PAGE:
Do you know any good Anki-SRS based application that works for any language?
I was trying to find an application for my friend who is learning Italian, but I am not satisfied with the SRS system and lack of automatic input in the most popular Anki apps, and I was unable to find anything better. There are tons of these types of applications for Japanese (HouHou, Kitsun, Torii, Kanimanabu), but unfortunately the Japenese words have to be in kanji or kana, so it does not work with Italian. Do you have any recommendations?
Ok here is some elaboration: I did not like that you have to “show answer” instead of just typing and seeing if you got it right. Morover, the SRS is not what I prefer. I prefer WaniKani or BunPro style, where you get incremental time each time you get it right, but you either get it right or wrong. With Anki and AnkiWeb (as far as I have used it), you type “Repeat”, “Hard”, “Good” or “Easy”, which determines how long it will be until next review. I would much prefer the WaniKani style SRS.
That’s exactly what they said, and they do not like that format.
That format forces the learner to attempt to be objective about their recollection on every single item, which is a large burden and makes it unreliable imo. Plus it’s just annoying to have to do for every item.
Having an unchanging math formula that determines your SRS leveling and delay for each item, as in most web-based SRS sites, is much more reliable for an end user, and many of them still allow customizing the increment growth for each level if the user wants that level of control.
Web-based SRS doesn’t use binary outcomes for determining level changes – it uses the number of incorrect answers. The more incorrect answers, the greater impact to your level, depending on the original level. WaniKani has a post about this if you are unfamiliar with how web-based SRS typically works. This is effectively equivalent to Anki’s recollection options, except the system evaluates the recollection objectively instead of the user attempting to do so. Therefore, “ignore Anki’s recollection evaluation” isn’t good advice as this then makes Anki even worse while not bringing it up to par with web-based SRS.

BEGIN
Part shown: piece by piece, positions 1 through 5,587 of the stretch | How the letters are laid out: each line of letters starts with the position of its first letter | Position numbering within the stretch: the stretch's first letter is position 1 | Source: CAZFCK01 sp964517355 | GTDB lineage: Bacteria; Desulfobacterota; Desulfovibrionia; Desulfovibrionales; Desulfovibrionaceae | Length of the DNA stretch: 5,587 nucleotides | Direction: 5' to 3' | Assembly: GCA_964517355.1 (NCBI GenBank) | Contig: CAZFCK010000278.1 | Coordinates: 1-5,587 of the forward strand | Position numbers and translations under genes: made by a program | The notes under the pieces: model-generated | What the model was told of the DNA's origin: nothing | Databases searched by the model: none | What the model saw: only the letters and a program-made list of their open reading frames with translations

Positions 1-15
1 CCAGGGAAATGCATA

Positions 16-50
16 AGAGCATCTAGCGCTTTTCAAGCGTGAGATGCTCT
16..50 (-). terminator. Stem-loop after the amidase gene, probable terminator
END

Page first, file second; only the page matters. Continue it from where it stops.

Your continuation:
Edit: “Web-based SRS” as in “most SRS apps are web apps and use systems similar to WaniKani’s unlike Anki which is on the desktop and doesn’t use a WK-style system” so it’s much easier to say “web-based SRS” than the latter, but seemingly I have to clarify based on the replies. Obviously the system being web-based has no bearing on the formula or logic used to evaluate recollection; it just so happens that virtually all web-based SRS falls into this category (including the numerous SRS apps I’ve built, which you can find on my GitHub if you’re interested in seeing how leveling is determined based on performance).
I don’t see how any system can figure out automatically whether you found an item particularly easy or hard to remember at a given attempt given a yes/no response – that’s a property of your brain the algorithm has no access to. So it seems to me like you’re just saying you think anki’s particular algorithm isn’t as good (eg that it doesn’t make as good use as it might of knowledge about the past history of answers), which may well be true but is unrelated to whether the user gives the srs a yes/no or a 1-5 or whatever (which in turn is unrelated to whether an srs is web based or not).
With anki, it’s actually possible to only have the pas/fail option and not the easy/hard option. Another thing you can do is that you keep the easy & hard option, but you make them both give the same increment as normal. That might sound pointless, as each option would then have the card show up in the same amount of imte, but it’s good to delve into the stats and you can see if you had an exceptionally hard or easy time. If many things are going hard, maybe ease a bit on how many new flashcards you are learning each day
Finally: You can also change the cart type so you have to type in the answer! You still have to decide for yourself if you got it right or wrong, but anki can show you which letters you got right and wrong / are missing (e.g. if you miss an obscure reading in Japanese, you can still accept the answer based on your own judgement).
How it looks for me:
Checking my answer (I was putting in the kana, used よ instead of ゆ to show how it marks mistakes):
The great thing about Anki is that it’s very customisable. It takes a bit of googling and configuration to get it set-up, but then the sky is the limit (and it syncs across all your devices, so you change the card types for a deck once, to make them ‘type in the answer’ cards, and it’s done for all cards of that type in a deck across your computer/tablet/smartphone/webpage etc. when you sync it).